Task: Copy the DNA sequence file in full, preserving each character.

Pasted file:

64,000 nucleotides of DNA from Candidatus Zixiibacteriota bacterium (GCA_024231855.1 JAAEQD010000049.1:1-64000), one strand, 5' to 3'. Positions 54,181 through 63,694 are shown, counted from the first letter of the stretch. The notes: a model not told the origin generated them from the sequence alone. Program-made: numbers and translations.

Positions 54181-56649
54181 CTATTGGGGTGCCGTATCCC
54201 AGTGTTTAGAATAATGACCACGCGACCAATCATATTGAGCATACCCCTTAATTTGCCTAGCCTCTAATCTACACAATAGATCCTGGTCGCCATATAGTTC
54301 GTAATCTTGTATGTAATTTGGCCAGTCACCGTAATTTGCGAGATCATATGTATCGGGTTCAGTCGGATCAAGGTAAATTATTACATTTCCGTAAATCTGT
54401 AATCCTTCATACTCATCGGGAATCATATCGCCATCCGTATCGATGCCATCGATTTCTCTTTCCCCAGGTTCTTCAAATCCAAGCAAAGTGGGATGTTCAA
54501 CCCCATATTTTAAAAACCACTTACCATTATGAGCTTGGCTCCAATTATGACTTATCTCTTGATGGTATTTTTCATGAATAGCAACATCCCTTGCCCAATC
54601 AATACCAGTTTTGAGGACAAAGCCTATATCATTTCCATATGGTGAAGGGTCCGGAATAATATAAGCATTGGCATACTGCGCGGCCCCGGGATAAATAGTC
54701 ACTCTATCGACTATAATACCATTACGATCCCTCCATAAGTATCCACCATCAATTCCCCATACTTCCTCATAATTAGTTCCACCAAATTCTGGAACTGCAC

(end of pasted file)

64,000 nucleotides of DNA from Candidatus Zixiibacteriota bacterium (GCA_024231855.1 JAAEQD010000049.1:1-64000), one strand, 5' to 3'. Positions 54,181 through 63,694 are shown, counted from the first letter of the stretch. The notes: a model not told the origin generated them from the sequence alone. Program-made: numbers and translations.

Positions 54181-56649
54181 CTATTGGGGTGCCGTATCCC
54201 AGTGTTTAGAATAATGACCACGCGACCAATCATATTGAGCATACCCCTTAATTTGCCTAGCCTCTAATCTACACAATAGATCCTGGTCGCCATATAGTTC
54301 GTAATCTTGTATGTAATTTGGCCAGTCACCGTAATTTGCGAGATCATATGTATCGGGTTCAGTCGGATCAAGGTAAATTATTACATTTCCGTAAATCTGT
54401 AATCCTTCATACTCATCGGGAATCATATCGCCATCCGTATCGATGCCATCGATTTCTCTTTCCCCAGGTTCTTCAAATCCAAGCAAAGTGGGATGTTCAA
54501 CCCCATATTTTAAAAACCACTTACCATTATGAGCTTGGCTCCAATTATGACTTATCTCTTGATGGTATTTTTCATGAATAGCAACATCCCTTGCCCAATC
54601 AATACCAGTTTTGAGGACAAAGCCTATATCATTTCCATATGGTGAAGGGTCCGGAATAATATAAGCATTGGCATACTGCGCGGCCCCGGGATAAATAGTC
54701 ACTCTATCGACTATAATACCATTACGATCCCTCCATAAGTATCCACCATCAATTCCCCATACTTCCTCATAATTAGTTCCACCAAATTCTGGAACTGCAC